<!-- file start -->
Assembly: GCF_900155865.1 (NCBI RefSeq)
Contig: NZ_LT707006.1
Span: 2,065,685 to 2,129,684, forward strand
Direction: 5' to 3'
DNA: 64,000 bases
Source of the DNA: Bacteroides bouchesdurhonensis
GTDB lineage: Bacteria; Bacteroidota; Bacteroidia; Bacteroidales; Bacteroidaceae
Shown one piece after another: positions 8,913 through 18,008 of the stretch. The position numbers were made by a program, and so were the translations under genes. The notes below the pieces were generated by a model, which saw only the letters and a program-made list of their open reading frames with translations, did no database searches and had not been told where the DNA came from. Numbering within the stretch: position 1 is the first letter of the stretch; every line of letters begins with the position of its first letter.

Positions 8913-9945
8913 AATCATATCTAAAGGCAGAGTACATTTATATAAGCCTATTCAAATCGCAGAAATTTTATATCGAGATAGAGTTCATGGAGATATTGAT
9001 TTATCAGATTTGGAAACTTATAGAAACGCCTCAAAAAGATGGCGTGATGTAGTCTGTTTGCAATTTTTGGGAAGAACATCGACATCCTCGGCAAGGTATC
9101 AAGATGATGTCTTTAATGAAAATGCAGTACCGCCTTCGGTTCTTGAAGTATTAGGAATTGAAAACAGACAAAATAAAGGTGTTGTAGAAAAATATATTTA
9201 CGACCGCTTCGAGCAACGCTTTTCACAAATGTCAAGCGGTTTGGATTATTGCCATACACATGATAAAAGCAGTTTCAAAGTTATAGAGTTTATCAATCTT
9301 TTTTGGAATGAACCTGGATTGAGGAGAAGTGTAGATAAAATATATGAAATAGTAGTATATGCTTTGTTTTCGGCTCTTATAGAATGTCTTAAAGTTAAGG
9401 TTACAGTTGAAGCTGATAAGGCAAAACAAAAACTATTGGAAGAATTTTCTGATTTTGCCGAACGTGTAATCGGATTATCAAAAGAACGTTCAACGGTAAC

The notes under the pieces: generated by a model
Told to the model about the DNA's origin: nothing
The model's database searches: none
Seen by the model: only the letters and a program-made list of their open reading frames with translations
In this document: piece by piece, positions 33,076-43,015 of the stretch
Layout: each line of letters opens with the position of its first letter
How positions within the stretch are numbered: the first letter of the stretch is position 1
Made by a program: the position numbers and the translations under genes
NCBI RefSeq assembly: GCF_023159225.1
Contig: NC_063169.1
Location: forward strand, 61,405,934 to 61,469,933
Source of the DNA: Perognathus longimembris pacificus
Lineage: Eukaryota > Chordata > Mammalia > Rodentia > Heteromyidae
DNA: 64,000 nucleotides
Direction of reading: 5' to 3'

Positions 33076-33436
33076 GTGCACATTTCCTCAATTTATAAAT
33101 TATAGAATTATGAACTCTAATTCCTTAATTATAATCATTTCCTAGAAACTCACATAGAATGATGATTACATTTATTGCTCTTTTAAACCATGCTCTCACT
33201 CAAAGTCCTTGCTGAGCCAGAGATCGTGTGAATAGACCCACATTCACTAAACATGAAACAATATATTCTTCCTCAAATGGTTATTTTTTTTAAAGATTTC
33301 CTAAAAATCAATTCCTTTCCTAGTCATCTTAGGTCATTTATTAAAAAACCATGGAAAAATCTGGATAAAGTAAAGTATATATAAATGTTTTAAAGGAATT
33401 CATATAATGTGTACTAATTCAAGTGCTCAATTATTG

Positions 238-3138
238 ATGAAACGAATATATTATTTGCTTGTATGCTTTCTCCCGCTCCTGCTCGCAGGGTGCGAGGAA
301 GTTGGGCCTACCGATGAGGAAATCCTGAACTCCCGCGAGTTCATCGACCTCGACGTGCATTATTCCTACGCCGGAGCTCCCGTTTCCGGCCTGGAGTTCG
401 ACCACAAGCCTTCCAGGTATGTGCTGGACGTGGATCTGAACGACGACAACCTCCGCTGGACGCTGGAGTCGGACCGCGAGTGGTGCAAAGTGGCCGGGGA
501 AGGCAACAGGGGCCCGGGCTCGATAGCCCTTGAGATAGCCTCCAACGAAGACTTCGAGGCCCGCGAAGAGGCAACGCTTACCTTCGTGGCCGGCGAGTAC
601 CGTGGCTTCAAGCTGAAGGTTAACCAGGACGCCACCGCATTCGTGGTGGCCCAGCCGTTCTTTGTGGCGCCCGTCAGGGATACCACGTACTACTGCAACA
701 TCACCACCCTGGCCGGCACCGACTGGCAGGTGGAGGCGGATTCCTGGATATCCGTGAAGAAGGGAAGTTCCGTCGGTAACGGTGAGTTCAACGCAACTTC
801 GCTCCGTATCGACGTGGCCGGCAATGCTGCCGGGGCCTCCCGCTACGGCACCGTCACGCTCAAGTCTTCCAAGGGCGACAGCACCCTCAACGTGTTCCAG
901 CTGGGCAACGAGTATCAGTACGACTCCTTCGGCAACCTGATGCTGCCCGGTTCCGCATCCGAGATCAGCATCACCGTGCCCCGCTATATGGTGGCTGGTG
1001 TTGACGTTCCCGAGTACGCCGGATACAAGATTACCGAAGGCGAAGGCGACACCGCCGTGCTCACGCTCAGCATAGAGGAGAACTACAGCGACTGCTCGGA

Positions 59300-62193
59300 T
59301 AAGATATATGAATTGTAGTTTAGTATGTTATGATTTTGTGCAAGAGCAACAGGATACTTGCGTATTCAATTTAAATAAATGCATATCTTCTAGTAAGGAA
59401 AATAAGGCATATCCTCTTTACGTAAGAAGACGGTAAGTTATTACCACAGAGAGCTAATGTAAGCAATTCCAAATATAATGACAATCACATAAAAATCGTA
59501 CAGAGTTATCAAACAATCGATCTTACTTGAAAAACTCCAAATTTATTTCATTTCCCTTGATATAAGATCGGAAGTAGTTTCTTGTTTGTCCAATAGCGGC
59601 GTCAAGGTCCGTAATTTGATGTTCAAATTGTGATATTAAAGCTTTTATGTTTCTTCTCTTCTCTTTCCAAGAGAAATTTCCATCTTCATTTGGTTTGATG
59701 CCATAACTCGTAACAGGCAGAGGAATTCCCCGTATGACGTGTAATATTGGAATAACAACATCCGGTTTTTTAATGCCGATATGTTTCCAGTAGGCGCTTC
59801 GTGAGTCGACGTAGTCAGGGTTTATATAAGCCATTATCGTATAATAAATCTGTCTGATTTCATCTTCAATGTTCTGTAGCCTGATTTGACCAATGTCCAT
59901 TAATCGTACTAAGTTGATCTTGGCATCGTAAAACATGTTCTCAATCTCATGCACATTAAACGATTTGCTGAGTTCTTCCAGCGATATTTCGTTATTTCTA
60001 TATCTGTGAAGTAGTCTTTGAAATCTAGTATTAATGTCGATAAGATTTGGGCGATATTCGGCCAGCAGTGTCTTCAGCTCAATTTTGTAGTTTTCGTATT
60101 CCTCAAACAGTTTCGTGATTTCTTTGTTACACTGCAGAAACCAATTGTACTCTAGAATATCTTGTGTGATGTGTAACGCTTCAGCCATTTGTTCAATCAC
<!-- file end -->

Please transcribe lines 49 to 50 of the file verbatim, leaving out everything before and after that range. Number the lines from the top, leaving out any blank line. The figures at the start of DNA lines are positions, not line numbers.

59301 AAGATATATGAATTGTAGTTTAGTATGTTATGATTTTGTGCAAGAGCAACAGGATACTTGCGTATTCAATTTAAATAAATGCATATCTTCTAGTAAGGAA
59401 AATAAGGCATATCCTCTTTACGTAAGAAGACGGTAAGTTATTACCACAGAGAGCTAATGTAAGCAATTCCAAATATAATGACAATCACATAAAAATCGTA